Monday, 8 June 2009

Busy in the polytunnel

Well, the weather has been absolutely glorious and rather HOT, so hot that Sam has been wilting and that I have been having great fun cooling off in the stream after a hard days planting. The water is a tad cold - as this picture shows.

It's been hot, hot, hot in the tunnel but the weather is cooling now so it's rather lovely in there (I'm thinking of moving in full time).

Here's the field in it's full buttercup and blossom glory.

We've been - well I've been - very busy in the polytunnel since the last post, making the raised beds and planting. Somehow I thought I'd get it all done in a couple of days - ha!

I'm only just about done now .. and I've been working flat out (sending Sam demented as I haven't been able to help with the house).

Here's the progress.

I started by marking out the raised beds.

Then I got planting!

Here's a sample of what I put in ..

Sweetcorn and lettuce (and beans up top)

Lots of squashes - summer and winter varieties

Brussel sprouts and lettuce

Cauliflower and mizuna (we're already grazing the mizuna).

Tomatoes and peppers - peas at far end.

Sam made me some fab planters for outside the tunnel .. to put some extras that didn't quite fit in (more on that next time). There are beans to climb up the poles and some quinoa.

We also made a mound bed out of extra mushroom compost along the edge of the tunnel, with the idea that it will soften the view of the tunnel from the house. There are peas, squashes, oca and will be some flowers too this week. It is actually quite a breezy spot, so my initial idea of sunflowers may not be ideal.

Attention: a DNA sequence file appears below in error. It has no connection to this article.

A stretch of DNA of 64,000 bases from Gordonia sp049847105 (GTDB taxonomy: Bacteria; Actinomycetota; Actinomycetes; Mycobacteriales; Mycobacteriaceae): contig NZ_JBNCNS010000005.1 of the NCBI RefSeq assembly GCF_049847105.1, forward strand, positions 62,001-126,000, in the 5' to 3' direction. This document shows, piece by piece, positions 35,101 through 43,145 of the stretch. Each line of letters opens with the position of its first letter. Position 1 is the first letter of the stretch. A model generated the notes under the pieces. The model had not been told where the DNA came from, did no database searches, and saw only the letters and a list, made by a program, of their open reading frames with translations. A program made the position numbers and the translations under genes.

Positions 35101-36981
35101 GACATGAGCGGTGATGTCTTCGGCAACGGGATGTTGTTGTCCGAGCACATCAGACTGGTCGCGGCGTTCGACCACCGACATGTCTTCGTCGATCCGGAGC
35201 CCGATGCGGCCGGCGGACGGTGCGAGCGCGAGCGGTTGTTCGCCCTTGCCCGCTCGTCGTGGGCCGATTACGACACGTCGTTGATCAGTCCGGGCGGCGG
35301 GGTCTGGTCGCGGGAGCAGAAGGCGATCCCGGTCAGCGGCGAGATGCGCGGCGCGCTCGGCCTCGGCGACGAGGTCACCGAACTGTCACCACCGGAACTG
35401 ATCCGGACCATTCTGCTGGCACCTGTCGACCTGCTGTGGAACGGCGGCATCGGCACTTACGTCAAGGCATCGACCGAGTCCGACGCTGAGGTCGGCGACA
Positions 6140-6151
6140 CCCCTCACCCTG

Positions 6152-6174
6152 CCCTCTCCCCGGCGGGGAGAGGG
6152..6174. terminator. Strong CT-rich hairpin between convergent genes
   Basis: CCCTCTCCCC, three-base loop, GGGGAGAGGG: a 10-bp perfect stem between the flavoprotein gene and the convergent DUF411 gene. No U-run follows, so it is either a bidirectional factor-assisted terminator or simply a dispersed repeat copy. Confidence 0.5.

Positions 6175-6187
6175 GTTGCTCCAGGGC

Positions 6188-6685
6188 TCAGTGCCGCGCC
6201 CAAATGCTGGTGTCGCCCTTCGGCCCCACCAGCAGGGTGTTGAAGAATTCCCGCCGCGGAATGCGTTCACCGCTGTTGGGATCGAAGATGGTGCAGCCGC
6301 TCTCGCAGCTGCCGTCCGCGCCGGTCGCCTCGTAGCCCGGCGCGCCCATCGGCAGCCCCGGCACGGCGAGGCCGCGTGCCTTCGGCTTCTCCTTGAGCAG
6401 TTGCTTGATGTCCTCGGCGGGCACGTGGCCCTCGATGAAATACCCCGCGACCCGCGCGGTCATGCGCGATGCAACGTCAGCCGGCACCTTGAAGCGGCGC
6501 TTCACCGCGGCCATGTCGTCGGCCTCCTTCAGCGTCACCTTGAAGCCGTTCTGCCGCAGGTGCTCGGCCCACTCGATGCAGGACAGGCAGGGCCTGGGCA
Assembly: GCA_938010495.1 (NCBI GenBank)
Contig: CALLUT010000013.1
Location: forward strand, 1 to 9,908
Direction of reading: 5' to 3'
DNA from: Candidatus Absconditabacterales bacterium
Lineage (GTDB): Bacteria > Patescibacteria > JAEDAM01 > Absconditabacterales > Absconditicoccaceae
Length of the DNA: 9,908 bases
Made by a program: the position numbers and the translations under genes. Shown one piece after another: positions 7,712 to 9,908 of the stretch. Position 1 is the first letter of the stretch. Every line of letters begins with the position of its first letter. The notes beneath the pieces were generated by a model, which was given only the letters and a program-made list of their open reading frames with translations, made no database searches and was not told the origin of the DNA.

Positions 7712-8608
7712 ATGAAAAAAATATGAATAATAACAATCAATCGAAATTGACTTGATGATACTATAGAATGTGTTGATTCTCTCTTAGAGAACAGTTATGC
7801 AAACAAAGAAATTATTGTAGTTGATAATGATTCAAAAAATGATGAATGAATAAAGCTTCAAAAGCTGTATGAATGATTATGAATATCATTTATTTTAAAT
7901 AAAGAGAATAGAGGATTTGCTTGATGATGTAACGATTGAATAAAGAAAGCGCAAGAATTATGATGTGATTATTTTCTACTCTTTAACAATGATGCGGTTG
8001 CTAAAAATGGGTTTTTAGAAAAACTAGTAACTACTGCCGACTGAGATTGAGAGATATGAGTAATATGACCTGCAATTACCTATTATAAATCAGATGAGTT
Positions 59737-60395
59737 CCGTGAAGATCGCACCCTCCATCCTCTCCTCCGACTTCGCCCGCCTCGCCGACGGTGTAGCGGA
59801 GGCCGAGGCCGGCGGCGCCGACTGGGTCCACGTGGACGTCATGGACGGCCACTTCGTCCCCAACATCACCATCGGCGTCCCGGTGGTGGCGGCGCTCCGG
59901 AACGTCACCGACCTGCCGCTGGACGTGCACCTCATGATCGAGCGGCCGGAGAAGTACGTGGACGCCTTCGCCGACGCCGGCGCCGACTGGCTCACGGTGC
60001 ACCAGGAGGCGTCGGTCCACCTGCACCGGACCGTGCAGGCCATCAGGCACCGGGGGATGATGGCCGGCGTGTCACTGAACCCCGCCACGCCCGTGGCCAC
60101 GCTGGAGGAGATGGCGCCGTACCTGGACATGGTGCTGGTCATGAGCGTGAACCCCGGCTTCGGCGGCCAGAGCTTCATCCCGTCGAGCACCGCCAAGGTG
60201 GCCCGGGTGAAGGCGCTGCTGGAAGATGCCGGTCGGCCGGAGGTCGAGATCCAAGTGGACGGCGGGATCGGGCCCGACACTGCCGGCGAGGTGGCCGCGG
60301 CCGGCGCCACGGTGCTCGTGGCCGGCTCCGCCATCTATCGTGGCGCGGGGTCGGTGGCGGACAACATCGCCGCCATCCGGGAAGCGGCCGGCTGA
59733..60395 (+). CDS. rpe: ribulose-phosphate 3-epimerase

Finally, as if all that isn't enough, we got a neighbour to rotivate the  ground out the back. It was really rough and weedy. It's only just dry enough to work. I'm not a great lawn fan and intend to have raised veggie beds there by next year, but it is handy to have some grass there for now - and for paths between the beds in the future. I'd planned on sowing a wildflower mix BUT would have had to rotivate it in after - so to save time and energy we've gone straight to grass.

I'll make the raised beds in September - the no dig way (cut the grass, cover with cardboard, then rotted manure / compost, then straw, then black plastic). I'll leave it over winter and plant in the spring.


  1. Your update has inspired me to do a bit of gardening myself! I've been so busy with the hens & ducklings this year that my poor raised beds are a bit neglected & I've ended up with unopened packets of seeds that are probably too late to plant now :-( Good luck with the polytunnel plants - I bet they'll thrive in there! Sara

  2. You have my dream list actually growing in the biggest polytunnel I have ever seen owned by a person, not a business feeding a village!!!!!! Your gonna be able to supply the whole of Leitrim!!!! haha

    Wow Ferris! It looks amazing! I can't believe how well you have got on and how much you have accomplished in a few short months!!! You should be so proud of yourselves!!!! No more messing about with not water bottles and hot presses!!!! haha

    Love your swimming costume! No matter how warm it is, those streams and rivers are always freezing tho!!!! haha

    Linzi x x x x

  3. Ferris, it is so impressive all you have got up and running so far and the pics help me to feel like I'm there.

    here is a blog I started of a collaborative garden I'm a part of locally here in Philadelphia.
    Sarah O'Doherty

  4. Great blog you have here and the house and polytunnel look absolutely fantastic!

    It was lovely meeting you both and I am so hapy as I know the hens will be more than happy living with you.
    Those are going to be 4 very lucky hens!
    Hope we can meet again :-)

    Diane and Steve (Crann Dair hen rescue)


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